Virtual water trade can seriously affect water management practices in regions or nations prone to water scarcity issues. For instance, the Indian states of Punjab and Haryana, two of the most water-stressed zones in the country, demonstrate unsustainable patterns of water usage for the production of water-intensive food grains, and its subsequent trade to other water-stressed or water-rich regions. A recent study is also urging shifting the majority of rice production to central and eastern states of India while promoting sustainable wheat cultivation instead in the above-mentioned rice-growing regions, to help the country mitigate the impending water crisis.

Is Virtual Water Trade a Virtuous Practice in Agriculture? Merits and Demerits

Discussed below are some of the main benefits of the virtual water trade.

  1. It helps recognize the importance of water and generates awareness about the amount of water used to develop, package, and market agricultural products.
  2. This trade also paints a clear picture of the impact on the water system and avenues for water conservation.
  3. Virtual water trade clearly defines the concept of water footprint. It is the total virtual water content of all services and goods that a nation or an individual utilizes.

However, while talking about what is virtual water trade, one cannot overlook its cons.

  1. The presence of inter-dependencies and an “unfair” trade regime
  2. Unequal wealth and consumption patterns within and across countries
  3. Local impacts (about 16% of the global water use is in exports, which means 1/6th of the world’s water-related issues can be traced to exports.)

Impacts of Consumption Patterns on Virtual Water Trade

Global per-capita food consumption has grown faster than the population in the last two decades due to income growth and changes in consumer preferences. Meanwhile, the availability and quality of land and water resources for agriculture are deteriorating. 

While we may only be barely conscious of the water that a beverage or item contains, there is more ‘invisible’ water that we fail to consider. Notably, producing food consumes more water than any other economic or social activity. The water footprint for these products includes the large volumes of water used throughout the product’s journey to the consumer.

For instance, you may use only about a cup of water for your morning coffee. Yet, it consumes 140 liters of water to produce, package, and ship the coffee beans to your nearest store, which is nearly the same amount that an average person in England needs for their daily drinking and household needs. 

At an individual level, the recent consumer behavior changes that spur sustainability, such as reduced meat consumption and a shift to a plant-based diet, are creating a new target segment now known as the ‘green consumer’. 

In today’s hyper-connected world, social influence is a significant driving factor that affects the consumers’ consumption process. Effectively, consumers voluntarily reduce or simplify their consumption, to begin with; opt for products with sustainable sourcing, production, and other features; actively conserve energy, water, and products during use; and adopt more sustainable product disposal methods.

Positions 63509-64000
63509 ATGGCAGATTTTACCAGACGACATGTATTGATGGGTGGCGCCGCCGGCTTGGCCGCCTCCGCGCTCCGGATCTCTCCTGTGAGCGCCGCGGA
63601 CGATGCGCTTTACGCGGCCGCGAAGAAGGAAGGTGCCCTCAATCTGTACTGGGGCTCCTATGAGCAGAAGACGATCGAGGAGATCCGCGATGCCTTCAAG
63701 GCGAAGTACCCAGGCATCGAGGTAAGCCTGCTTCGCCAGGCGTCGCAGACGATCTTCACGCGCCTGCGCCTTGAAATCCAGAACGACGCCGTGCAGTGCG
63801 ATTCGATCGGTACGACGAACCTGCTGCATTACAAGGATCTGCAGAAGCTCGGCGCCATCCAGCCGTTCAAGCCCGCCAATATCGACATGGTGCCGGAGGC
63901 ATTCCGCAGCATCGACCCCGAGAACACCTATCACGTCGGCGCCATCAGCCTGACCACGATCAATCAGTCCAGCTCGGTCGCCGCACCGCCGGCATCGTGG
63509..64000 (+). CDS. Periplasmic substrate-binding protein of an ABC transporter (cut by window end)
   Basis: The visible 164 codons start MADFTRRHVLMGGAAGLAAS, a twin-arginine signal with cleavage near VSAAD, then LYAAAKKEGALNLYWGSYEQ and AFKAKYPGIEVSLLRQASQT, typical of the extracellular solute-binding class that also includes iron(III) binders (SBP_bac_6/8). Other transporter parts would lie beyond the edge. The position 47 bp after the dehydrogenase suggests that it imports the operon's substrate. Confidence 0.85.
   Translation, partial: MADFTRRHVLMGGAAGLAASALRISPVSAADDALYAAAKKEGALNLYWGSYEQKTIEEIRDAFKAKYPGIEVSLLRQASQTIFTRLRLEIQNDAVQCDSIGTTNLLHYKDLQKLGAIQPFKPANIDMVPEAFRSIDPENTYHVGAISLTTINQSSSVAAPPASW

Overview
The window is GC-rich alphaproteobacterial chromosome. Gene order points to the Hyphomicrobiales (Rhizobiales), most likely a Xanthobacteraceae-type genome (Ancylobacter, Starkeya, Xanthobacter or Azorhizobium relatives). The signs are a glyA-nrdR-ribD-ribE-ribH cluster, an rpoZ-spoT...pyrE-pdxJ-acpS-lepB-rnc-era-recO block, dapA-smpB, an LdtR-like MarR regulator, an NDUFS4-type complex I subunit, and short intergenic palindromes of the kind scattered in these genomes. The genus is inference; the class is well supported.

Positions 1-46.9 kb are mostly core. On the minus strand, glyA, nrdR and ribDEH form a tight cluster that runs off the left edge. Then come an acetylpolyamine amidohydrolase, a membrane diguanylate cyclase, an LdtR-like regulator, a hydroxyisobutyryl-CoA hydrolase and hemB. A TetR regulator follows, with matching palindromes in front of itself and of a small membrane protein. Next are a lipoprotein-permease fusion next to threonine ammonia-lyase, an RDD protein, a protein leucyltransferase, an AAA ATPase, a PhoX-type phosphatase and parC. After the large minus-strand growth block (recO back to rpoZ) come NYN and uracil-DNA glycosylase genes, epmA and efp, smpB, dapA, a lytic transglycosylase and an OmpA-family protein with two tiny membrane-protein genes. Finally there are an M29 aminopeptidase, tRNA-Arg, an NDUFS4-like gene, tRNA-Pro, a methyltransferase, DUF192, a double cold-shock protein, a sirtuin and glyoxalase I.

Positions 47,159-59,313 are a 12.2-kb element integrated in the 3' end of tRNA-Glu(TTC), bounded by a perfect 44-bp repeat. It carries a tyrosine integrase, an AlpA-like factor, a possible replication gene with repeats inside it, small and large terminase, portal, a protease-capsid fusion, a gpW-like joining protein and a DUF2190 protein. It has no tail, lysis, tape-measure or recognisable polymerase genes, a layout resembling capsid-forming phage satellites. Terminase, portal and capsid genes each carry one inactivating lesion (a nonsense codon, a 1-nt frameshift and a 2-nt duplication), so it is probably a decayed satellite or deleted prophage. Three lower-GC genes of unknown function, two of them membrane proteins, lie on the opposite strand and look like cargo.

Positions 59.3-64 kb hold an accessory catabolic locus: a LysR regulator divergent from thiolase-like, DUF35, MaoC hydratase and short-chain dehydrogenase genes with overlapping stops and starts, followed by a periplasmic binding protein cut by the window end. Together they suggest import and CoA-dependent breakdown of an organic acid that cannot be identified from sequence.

This consumer behavior, in turn, affects the environmental and sustainability performance of local and international brands. The more ‘aware’ consumers want more than sustainable products – they want the companies they support to be sustainable in their corporate operations, too.  

If the water footprint varies from one country to another, you will automatically ask if virtual water is fair and sustainable or not. If we talk about the Northern industrial nations, the virtual water consumption is significantly higher due to the abundance of water resources. Besides, it signifies a robust purchasing power and the need for water-intensive products. It is here that the dilemma arises. For a fair virtual water trade, the worldwide maximum sustainable water footprint should be divided equally among all the nations.

Now, water-rich countries like the USA have no reason to consume more water than required, and hence, they deal in exports. It automatically means that the countries it is exporting to develop dependencies soon, thereby creating an imbalance.

Overcoming Water Deficiency with Water Conservation and Climate-Smart Practices

Some of the best practices in this regard are listed below:

  1. Promoting locally-practiced conservation agriculture
  2. Practicing effective irrigation techniques and using alternative water sources for irrigation to reduce groundwater consumption
  3. Conservation of soil moisture
  4. Improving soil fertility by retaining crop residues
  5. Reducing soil disturbances and enhancing diversification with inter-cropping and rotation
  6. Selecting suitable crops based on climatic conditions, soil type, and water availability
  7. Adopting water conservation and climate-smart agricultural practices